Anyone using a modern version control system has seen that branching really takes no effort. Git branches are easy and I'm sure this goes for other version control system. In my scrum team we tend to create feature branches for all changes that surpass "change the title of formelement X". This article describes (in short) my teams approach to managing all that branches.
Why do we create feature branches?
Time and time again we've done sprint reviews with nice results. And then the Product Owner says, now make sure feature 1,4 and 5 are live. For feature 2 I first want to write a manual and feature 3 got so much remarks during review that I want to put it up for work in the next sprints.
And we were like "uuuuhm..... yeah, all features are already committed to the same branch". Oops.
So we added feature branches. Basic exception: single commits. But it better not be anything more than the mentioned title-change or we'll be looking very stern at you.
In our strategy we have 4 types of branches:
|Name||Amount||Commits allowed||Merge allowed||Purpose|
|mainline||1||No (well, only critical bugfixes)||From accepted||This is the code that implementations run on|
|accepted||1||No||From accepted feature branches||This is a branch where we fix merge conflicts and "store" accepted features|
|staging||1||No||From feature branches||This is the code that a testing-implementation runs on. Customers and we can play around here.|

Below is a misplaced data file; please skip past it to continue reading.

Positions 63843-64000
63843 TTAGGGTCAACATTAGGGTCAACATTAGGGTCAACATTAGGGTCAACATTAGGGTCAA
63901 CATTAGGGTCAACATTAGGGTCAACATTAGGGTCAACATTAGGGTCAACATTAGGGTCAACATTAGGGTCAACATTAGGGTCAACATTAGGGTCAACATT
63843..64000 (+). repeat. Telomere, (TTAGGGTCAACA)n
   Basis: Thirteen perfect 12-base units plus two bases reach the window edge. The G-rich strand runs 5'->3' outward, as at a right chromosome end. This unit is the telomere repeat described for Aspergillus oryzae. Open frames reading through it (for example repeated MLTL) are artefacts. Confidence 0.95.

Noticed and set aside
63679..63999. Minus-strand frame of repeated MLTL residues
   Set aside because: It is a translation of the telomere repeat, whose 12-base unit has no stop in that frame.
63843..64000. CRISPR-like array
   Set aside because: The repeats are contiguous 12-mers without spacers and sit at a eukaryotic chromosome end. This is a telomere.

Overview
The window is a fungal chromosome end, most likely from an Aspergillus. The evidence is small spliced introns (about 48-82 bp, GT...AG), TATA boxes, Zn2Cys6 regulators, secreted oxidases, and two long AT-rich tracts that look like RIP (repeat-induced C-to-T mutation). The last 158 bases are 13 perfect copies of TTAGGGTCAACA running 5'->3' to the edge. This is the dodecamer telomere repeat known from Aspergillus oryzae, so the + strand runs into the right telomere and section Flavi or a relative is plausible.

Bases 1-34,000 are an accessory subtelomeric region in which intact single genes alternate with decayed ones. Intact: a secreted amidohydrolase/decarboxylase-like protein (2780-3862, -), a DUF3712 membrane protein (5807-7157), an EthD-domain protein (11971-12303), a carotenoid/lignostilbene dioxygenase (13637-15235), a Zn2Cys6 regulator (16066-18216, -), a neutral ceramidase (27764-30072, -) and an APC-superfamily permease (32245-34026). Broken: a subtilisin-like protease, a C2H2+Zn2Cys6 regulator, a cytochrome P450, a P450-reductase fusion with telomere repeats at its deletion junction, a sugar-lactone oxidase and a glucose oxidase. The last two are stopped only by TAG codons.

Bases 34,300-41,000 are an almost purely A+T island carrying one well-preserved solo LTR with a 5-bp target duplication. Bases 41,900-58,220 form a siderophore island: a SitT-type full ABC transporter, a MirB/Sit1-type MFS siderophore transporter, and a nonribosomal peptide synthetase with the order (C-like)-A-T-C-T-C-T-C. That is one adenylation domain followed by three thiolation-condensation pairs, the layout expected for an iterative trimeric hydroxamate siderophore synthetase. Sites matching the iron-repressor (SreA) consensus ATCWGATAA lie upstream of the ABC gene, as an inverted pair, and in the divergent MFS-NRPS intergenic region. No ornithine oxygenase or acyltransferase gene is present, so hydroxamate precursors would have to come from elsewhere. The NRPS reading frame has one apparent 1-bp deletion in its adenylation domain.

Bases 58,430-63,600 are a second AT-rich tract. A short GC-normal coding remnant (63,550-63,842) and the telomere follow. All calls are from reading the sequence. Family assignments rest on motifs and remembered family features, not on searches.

|feature||N||Yes||yolo||Features, features everywhere|
Basically we work on a feature in a feature branch. When we think it is ready we merge it to staging where team-members can test. If they are satisfied as well the customer can test and accept in the staging-implementation of their actual implementation. When they're happy we merge to accepted. Accepted gets merged into mainline on the final sprint day.
To keep track of all branches and their state we added a very simple tool. One paper from a flip-chart with a scheme of the branch types and a lot of post-its. Each feature branch get a separate post-it and is moved along the scheme according to its state. This is no rocket science but gives us a complete overview of all branches:
This basically is the full process. Sometimes we deviate for the sake of simplicity but we're happy with it. It is simple, has almost no overhead and is a great visualisation of our proces.